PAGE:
Kyrgyzstan: Gold Mine Protests Move South
Protests outside the Kumtor gold mine in northern Kyrgyzstan have ended and the mine has resumed operations. But related unrest shifted south over the weekend. Outside Jalal-Abad, Kyrgyzstan’s third-largest city, demonstrators are blocking the country’s only north-south highway, creating a traffic jam several kilometers long, local media report. Since Friday, protestors also have occupied parts of the main government building in the city.They are demanding the release of three nationalist lawmakers serving short jail terms for stoking unrest last October amid calls to nationalize the profitable mine, which, in a good year, produces 12 percent of Kyrgyzstan’s GDP. Jalal-Abad is the stronghold of Kamchybek Tashiev. In that October incident, he led supporters over the fence surrounding parliament, vowing to “replace this government.” A Bishkek court this March found Tashiev, Sadyr Japarov and Talant Mamytov – all lawmakers with the Ata-Jurt party, which draws its support largely from the south – guilty of trying to overthrow the government. The sentences were seen as light, but deprived the three of their parliamentary seats. Tashiev, who announced a hunger strike today, is due to be released this autumn.Tensions grew over the weekend when authorities arrested a self-appointed “people’s governor,” local businessman Meder Usenov, on charges of trying to seize power in Jalal-Abad. On June 2, dozens of protestors reportedly attacked the city’s National Security Committee headquarters, Vechernii Bishkek reported. As usual, numbers vary wildly: Demonstrators claim they have thousands of supporters manning the roadblock; officials say the numbers are only a fraction of that.The latest round of anti-Kumtor protests started last Tuesday in Issyk-Kul province, when villagers began blocking the road to the gold field, demanding nationalization and greater social benefits. On Friday, May 31, at least 55 were injured during clashes between police and protestors, who had twice late in the week seized an electricity substation, cutting power to the high-altitude mine and forcing production to stop for two days. Prime Minister Jantoro Satybaldiyev met with the Issyk-Kul protestors on June 1 and appointed a new governor for the province. Calling for patience, he promised that his government’s ongoing negotiations with Toronto-based Centerra, which owns Kumtor, would benefit local communities and see far more of the mine’s proceeds stay in Kyrgyzstan. "Kumtor will be withdrawn from Centerra," Interfax quoted Satybaldiyev as saying. "A new company will be set up. It will be registered in Kyrgyzstan, not in Canada, as was the case earlier. As a result, tax revenue from the development of the Kumtor gold field will increase significantly.”Production resumed at Kumtor on June 1. “Although still under evaluation, the company does not believe that the suspension of operations will have a significant impact on 2013 forecasted gold production,” Centerra said in a June 2 statement. Satybaldiyev’s ability to quell the violent protests in Issyk-Kul is a victory for his government. But extending central authority to the often hostile south presents a much bigger challenge still.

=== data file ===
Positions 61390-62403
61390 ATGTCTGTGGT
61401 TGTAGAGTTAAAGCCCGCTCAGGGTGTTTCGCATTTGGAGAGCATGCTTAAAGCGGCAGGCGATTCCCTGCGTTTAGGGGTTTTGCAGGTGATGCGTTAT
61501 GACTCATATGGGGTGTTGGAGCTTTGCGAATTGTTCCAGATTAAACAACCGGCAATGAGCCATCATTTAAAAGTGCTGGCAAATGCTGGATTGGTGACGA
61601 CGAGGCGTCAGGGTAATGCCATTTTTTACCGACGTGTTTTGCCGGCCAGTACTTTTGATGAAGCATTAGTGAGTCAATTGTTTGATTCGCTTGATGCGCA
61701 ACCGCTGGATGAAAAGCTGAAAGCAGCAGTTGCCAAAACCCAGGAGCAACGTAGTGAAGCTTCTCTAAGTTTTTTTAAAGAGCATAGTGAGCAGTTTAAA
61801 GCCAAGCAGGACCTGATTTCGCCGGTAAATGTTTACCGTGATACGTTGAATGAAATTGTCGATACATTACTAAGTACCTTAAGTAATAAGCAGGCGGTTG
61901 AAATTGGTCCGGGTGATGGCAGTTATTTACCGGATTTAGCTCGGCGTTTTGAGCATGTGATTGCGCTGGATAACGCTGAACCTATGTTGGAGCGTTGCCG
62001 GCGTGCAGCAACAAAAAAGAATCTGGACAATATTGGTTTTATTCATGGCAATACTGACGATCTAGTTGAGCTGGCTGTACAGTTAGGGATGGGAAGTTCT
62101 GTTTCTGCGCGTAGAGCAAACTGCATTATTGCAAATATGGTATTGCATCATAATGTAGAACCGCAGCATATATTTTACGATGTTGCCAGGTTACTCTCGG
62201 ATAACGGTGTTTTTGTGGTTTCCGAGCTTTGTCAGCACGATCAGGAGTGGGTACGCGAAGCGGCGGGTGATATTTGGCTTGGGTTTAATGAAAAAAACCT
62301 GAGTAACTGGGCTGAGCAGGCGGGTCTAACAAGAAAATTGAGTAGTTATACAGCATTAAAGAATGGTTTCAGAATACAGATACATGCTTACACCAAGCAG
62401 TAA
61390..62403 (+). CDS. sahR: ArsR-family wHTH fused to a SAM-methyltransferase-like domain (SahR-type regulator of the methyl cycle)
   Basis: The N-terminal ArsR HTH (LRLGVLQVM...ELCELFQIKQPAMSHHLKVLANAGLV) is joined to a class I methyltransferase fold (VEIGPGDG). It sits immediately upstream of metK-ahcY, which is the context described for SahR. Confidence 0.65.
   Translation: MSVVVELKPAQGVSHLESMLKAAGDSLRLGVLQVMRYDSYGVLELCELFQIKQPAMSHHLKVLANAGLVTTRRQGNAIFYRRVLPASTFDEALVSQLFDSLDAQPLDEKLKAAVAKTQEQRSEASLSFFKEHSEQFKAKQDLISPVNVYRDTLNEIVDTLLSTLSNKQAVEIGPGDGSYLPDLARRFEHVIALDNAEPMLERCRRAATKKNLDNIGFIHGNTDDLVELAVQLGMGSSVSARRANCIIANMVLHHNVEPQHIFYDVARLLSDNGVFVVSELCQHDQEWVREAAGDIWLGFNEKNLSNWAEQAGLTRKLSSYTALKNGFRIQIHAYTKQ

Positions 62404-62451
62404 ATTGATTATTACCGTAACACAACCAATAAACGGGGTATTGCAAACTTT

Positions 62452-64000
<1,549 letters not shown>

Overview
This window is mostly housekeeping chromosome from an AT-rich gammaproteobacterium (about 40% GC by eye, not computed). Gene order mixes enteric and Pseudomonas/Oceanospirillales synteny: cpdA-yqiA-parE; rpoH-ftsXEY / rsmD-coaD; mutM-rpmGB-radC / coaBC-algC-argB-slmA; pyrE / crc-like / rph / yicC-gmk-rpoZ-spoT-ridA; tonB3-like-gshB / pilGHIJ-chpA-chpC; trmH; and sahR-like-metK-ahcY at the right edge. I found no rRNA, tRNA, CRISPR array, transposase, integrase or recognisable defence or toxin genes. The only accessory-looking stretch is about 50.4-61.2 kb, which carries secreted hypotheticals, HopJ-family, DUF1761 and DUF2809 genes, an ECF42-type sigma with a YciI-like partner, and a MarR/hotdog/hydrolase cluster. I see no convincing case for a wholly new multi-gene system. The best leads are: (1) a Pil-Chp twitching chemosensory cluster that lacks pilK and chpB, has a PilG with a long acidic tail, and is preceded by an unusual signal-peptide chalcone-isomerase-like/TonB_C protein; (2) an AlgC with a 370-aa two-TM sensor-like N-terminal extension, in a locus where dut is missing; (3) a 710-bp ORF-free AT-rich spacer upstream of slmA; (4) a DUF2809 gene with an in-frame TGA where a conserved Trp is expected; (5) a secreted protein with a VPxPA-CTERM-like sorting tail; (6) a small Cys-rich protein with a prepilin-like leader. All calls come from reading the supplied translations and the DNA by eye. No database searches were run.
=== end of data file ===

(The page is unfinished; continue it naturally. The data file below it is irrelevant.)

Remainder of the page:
David Trilling is Eurasianet’s managing editor.